November 19th and 20th, 2015, VU University Amsterdam
Submission deadline: July 15th, 2015
In recent years, neuroscientific and (social) psychological experimentation have played a significant role in discussions on free will. Several experiments seem to show that (many of) our actions and decisions are caused or influenced by unconscious processes. In general, the focus of the discussion has been on whether these experiments show that conscious processes are never causally efficacious and whether science shows that free will does not exist or is an illusion.
An important and underexplored question is how free will and consciousness actually are related. The workshop further elaborates on this relationship in the light of recent studies in neuroscience and psychology. With that, we aim to enrich the discussion and exchange between science and philosophy on the topic of free will. Possible research questions include but are not limited to:
1. If consciousness and free will are related, how should we understand this (causal) relationship?
2. What is the relationship between physical / neural causes and unconscious mental causes of behavior / action and free will? (How) Can we distinguish between both kinds of causes? Is this distinction relevant in relation to free will?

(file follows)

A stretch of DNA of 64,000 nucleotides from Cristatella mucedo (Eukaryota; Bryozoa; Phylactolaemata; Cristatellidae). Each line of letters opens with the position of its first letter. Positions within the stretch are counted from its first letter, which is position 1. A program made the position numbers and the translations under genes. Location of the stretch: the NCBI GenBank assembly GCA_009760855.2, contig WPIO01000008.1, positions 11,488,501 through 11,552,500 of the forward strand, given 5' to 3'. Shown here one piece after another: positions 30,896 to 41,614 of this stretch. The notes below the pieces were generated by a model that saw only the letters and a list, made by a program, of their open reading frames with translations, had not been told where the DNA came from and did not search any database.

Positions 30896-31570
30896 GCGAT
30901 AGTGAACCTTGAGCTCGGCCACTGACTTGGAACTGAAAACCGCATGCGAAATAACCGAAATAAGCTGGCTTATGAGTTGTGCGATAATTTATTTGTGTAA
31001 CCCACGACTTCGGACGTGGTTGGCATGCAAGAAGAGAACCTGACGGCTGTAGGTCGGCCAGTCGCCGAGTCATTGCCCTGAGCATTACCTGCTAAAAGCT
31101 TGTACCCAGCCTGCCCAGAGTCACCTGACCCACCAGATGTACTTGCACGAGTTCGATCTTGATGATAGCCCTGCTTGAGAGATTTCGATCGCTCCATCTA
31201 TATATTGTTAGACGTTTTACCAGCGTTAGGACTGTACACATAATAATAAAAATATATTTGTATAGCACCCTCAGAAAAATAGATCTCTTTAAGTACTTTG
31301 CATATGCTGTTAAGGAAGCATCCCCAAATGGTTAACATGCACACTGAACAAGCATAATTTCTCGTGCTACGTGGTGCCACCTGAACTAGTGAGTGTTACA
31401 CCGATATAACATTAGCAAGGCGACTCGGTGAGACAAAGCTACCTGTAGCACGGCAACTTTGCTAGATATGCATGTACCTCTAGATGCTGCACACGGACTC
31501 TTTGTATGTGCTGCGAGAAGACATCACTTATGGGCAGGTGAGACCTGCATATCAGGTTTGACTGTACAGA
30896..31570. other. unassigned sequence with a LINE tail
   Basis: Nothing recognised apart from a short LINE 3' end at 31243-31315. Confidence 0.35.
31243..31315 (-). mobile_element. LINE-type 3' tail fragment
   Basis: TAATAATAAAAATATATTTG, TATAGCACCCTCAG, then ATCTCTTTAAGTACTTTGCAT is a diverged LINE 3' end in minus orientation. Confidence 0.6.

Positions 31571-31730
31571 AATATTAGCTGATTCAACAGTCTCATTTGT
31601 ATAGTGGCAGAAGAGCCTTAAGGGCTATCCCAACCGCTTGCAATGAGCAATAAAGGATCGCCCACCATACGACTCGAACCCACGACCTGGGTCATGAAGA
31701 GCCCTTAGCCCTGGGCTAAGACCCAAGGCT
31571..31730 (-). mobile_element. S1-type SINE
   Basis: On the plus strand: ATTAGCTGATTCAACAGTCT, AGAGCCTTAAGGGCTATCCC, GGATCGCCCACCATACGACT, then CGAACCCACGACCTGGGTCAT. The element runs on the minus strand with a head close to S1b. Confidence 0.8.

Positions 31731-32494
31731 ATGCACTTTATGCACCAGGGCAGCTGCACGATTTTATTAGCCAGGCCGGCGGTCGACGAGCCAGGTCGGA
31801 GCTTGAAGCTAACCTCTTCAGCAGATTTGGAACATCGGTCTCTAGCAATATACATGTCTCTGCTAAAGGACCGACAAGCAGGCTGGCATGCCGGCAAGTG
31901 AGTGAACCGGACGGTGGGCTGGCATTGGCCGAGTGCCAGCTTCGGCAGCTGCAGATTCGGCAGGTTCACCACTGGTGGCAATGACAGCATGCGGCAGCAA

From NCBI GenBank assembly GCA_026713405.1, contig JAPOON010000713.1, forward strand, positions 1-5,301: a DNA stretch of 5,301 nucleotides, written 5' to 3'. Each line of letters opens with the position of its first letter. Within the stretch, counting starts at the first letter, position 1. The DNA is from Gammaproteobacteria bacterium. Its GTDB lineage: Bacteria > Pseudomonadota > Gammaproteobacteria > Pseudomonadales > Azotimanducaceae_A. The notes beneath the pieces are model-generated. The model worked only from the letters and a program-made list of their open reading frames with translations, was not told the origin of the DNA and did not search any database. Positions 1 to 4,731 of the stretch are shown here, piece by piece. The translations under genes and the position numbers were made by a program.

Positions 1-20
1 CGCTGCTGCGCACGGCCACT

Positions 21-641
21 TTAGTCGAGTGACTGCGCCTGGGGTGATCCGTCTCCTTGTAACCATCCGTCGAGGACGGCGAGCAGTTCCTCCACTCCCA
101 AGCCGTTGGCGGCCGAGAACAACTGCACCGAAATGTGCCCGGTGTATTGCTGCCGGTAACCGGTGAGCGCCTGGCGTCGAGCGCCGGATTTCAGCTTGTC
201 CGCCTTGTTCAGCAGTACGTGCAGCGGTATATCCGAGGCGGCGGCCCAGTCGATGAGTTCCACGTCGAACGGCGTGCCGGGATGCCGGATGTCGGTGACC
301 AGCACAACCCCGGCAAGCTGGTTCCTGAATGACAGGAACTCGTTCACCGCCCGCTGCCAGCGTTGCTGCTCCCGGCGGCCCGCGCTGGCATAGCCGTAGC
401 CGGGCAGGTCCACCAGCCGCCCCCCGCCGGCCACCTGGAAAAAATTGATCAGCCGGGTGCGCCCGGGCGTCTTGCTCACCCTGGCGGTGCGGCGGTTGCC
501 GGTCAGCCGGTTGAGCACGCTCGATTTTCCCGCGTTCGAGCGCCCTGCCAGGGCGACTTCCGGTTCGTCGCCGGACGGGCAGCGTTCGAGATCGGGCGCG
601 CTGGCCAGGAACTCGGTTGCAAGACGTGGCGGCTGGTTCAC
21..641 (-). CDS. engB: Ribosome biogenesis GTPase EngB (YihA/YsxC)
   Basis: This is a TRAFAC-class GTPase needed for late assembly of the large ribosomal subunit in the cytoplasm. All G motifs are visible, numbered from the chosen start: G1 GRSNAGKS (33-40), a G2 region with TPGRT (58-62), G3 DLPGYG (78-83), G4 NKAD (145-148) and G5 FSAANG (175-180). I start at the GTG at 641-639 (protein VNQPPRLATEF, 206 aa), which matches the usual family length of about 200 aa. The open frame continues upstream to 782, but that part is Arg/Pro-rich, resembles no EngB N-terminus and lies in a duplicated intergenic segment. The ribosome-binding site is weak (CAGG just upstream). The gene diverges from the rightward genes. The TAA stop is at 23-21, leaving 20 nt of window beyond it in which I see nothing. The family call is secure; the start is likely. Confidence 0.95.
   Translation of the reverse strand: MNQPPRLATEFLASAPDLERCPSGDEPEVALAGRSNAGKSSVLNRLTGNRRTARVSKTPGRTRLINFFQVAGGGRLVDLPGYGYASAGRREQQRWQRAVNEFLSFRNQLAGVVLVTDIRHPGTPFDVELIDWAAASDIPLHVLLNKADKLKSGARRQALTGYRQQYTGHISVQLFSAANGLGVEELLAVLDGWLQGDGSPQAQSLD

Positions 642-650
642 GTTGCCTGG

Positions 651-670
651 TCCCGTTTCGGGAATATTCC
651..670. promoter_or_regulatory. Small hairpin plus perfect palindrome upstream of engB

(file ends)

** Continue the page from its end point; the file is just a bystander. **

3. Do we need to be conscious of (all) the causes of and/or reasons for our intentions, decisions, or actions in order for them to be free? Does it matter whether we can become conscious of them or whether they are inaccessible to consciousness?
4. If we accept that unconsciously caused actions and/or decisions can be free, how should we distinguish between free and unfree action?
5. What does it mean for actions or decisions to originate from ‘within the agent’ or be ‘up to me’ and how is this related to conscious, mental, and/or bodily processes?
The workshop is part of the project Science beyond Scientism and organized on behalf of the Abraham Kuyper Center.
– Neil Levy (The Oxford Centre for Neuroethics, University of Melbourne)
– Adina Roskies (Dartmouth College)
– Lieke Asma
– Leon de Bruin
– Gerrit Glas
– Irma Verlaan
We accept contributions from several areas of research, for example philosophy of mind, philosophy of cognitive science, neuroscience, or social psychology. Please send a 500 word abstract to email@example.com by July 15th 2015. The abstract should be suitable for blind review. Questions can be sent to the same email address.
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